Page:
Oral Hygiene Queen

My Photo
Location: Midwest, United States

I floss daily, brush after every meal, and trouble deaf heaven with my bootless cries.

RSS Feed

Monday, November 30, 2009

The Scary Stuff Soon, and in the Meantime: Poop Humor

Well, thanks to kind and encouraging commenters, I am planning to post excerpts of my dad-memoir-in-progress. I just have to figure out which chunk to start with. You'll see something here soon. And then I may actually start posting more than once every seventeen days, since I'll have a backlog of material. Things could get pretty crazy around here. Wait. I'll be talking about my dad. Things will certainly get crazy.

But before I begin with the heavy stuff, I have to share a wee poop story. (Heh heh. I said "wee" and "poop" in the same sentence.)

Tonight I was changing Roo's diaper after her bath. Just as I was slapping on the Pamper*, Roo let out a forceful fart. I laughed. She laughed. I said "Did you fart?" And she said "My poop barked!"

You can't make this shit up. And it seems to run in the family.

* We actually use Huggies, but "slapping on the Pamper" just sounds better. Don't come to Oral Hygiene Queen for slavish verisimilitude.

Saturday, November 21, 2009

The Me in Memoir

So, I'm writing away every day on my dad-centric memoir during my Creative Writing class, as my students work on their novels or short story collections or poetry collections. It's going well. My word count is nowhere near where the official NaNoWriMo site says it should be, but I'm pretty much ignoring that anyway, just as I encourage my students not to worry about it. The important thing, I tell them, is that we write every day, even if it's just for a few minutes. But Monday through Friday, I give them - and me- at least forty minutes every day.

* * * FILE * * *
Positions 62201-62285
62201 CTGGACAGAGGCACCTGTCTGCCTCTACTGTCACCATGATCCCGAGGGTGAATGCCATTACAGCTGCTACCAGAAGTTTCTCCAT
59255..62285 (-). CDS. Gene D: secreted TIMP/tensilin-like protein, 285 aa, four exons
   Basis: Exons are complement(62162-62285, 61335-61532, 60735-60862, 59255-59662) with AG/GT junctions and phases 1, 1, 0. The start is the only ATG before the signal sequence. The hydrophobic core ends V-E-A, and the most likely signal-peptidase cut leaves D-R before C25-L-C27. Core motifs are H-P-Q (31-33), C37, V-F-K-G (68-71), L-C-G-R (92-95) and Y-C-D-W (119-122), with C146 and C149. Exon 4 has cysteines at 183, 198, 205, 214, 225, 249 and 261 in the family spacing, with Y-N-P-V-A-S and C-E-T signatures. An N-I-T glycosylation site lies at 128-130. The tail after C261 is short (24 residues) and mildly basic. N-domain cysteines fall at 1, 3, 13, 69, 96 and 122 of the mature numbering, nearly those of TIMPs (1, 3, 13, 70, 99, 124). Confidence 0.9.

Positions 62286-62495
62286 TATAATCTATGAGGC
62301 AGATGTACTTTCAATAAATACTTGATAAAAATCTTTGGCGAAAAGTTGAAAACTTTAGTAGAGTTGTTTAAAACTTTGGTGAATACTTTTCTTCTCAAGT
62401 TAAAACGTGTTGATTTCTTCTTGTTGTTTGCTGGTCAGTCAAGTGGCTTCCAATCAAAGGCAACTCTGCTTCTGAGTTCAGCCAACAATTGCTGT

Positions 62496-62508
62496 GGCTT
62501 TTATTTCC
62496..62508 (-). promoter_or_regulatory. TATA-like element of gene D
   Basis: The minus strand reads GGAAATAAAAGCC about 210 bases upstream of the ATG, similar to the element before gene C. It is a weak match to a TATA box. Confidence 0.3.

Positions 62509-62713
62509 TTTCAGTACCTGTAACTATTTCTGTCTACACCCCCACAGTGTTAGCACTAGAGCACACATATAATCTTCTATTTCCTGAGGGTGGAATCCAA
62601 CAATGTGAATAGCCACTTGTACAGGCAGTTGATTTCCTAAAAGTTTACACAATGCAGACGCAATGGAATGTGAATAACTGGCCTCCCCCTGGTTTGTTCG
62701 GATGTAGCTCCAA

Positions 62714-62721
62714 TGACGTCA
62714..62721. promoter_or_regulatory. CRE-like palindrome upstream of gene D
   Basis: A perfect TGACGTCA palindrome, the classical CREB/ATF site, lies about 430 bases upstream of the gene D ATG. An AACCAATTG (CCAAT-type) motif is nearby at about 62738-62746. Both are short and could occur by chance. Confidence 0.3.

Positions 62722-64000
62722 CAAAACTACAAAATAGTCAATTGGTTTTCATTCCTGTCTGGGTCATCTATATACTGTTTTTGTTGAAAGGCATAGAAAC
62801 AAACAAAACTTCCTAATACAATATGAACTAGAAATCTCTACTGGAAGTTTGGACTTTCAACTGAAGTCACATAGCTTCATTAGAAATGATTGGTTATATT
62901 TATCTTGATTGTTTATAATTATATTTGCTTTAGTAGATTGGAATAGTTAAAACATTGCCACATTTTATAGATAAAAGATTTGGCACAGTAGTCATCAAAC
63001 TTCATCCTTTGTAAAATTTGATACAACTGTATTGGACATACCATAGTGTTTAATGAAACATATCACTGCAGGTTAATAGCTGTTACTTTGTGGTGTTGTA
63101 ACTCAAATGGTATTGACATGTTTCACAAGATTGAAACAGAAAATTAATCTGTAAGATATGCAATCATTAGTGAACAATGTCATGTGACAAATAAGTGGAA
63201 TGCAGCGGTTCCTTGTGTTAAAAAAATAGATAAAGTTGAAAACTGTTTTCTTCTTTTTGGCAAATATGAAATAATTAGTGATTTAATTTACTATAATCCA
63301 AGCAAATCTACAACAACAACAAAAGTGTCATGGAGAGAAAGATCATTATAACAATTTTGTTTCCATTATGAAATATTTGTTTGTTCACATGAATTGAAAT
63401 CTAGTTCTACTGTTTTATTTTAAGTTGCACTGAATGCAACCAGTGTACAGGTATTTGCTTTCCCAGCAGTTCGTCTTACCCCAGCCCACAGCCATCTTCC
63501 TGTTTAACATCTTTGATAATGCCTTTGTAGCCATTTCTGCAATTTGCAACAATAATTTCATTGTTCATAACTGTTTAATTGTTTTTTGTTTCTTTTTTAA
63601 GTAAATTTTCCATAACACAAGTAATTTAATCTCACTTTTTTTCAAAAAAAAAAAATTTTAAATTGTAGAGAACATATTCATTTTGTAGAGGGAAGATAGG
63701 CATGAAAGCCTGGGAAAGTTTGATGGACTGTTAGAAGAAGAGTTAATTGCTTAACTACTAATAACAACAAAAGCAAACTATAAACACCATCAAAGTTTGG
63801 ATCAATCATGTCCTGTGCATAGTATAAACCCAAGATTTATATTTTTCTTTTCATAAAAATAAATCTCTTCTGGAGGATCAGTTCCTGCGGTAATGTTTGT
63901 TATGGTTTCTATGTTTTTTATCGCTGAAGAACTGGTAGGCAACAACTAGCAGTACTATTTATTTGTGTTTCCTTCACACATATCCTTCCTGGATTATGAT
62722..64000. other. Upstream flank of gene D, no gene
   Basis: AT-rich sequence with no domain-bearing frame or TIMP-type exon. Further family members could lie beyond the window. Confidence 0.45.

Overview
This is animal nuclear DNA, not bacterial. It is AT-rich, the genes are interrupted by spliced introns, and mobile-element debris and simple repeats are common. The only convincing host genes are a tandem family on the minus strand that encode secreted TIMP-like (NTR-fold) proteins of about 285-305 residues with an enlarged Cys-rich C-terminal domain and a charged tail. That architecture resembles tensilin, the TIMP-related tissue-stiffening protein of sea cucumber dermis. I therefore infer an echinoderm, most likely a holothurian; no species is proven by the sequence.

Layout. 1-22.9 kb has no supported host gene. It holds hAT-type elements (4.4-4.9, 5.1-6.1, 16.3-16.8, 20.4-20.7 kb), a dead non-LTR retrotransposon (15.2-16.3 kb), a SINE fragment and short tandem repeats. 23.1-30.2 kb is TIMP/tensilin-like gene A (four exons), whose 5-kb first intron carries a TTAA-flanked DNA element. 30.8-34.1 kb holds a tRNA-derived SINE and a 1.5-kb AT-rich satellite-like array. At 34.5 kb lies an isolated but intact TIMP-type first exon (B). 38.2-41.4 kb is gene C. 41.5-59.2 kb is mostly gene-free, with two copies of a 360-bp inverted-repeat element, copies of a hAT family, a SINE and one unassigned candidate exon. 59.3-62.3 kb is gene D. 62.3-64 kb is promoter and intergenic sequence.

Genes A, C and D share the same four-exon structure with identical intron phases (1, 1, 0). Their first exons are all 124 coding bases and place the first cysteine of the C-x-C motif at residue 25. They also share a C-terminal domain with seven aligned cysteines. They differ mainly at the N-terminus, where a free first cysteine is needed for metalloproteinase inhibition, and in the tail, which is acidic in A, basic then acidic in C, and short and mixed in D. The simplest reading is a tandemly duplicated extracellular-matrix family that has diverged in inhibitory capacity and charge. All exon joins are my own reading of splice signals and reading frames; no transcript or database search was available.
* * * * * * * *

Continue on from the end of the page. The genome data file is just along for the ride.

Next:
It's going well. I'm struck by how much writing is learning, figuring shit out. I know this. I tell my students this all the time. "Writing is a form of thinking. Writing is a way of gaining understanding about whatever it is you're writing about." But, despite that, it's still a revelation how much I figure out about myself when I write about myself. And though I'm focusing on my dad, this thing I'm working about is also about me.

And for that reason, I'm nervous. I have told my students that I'll share what I've written come December, just as I'm asking all of them to share what they've written. And I'll give them the option of sharing an excerpt, if they don't feel ready to photocopy every false step and hastily-worded metaphor. So I guess I have the option of sharing only an excerpt of mine. But that would feel very unbrave for the mentor-figure of the group. Plus, I'm proud and I'd hate to have my already paltry word count reduced by my reluctance to share.

What am I worried about? Mostly that this stuff, which is so fascinating to me, will be boring to everyone who's not me. Why should anyone else care about my "I remember this and I remember that and then this happened and then I felt like that." I try to recall that in my view Joe Brainard's I Remember is one of the most vivid, compelling, and hard-to-put-down books I've ever read, though it's just two-hundred-some pages of brief paragraphs (sometimes only a short sentence) beginning with the words "I remember" in no particular order and with no plan or structure. But he was a New York School painter and neurotic bon vivant living in sixties Manhattan. And I'm just me.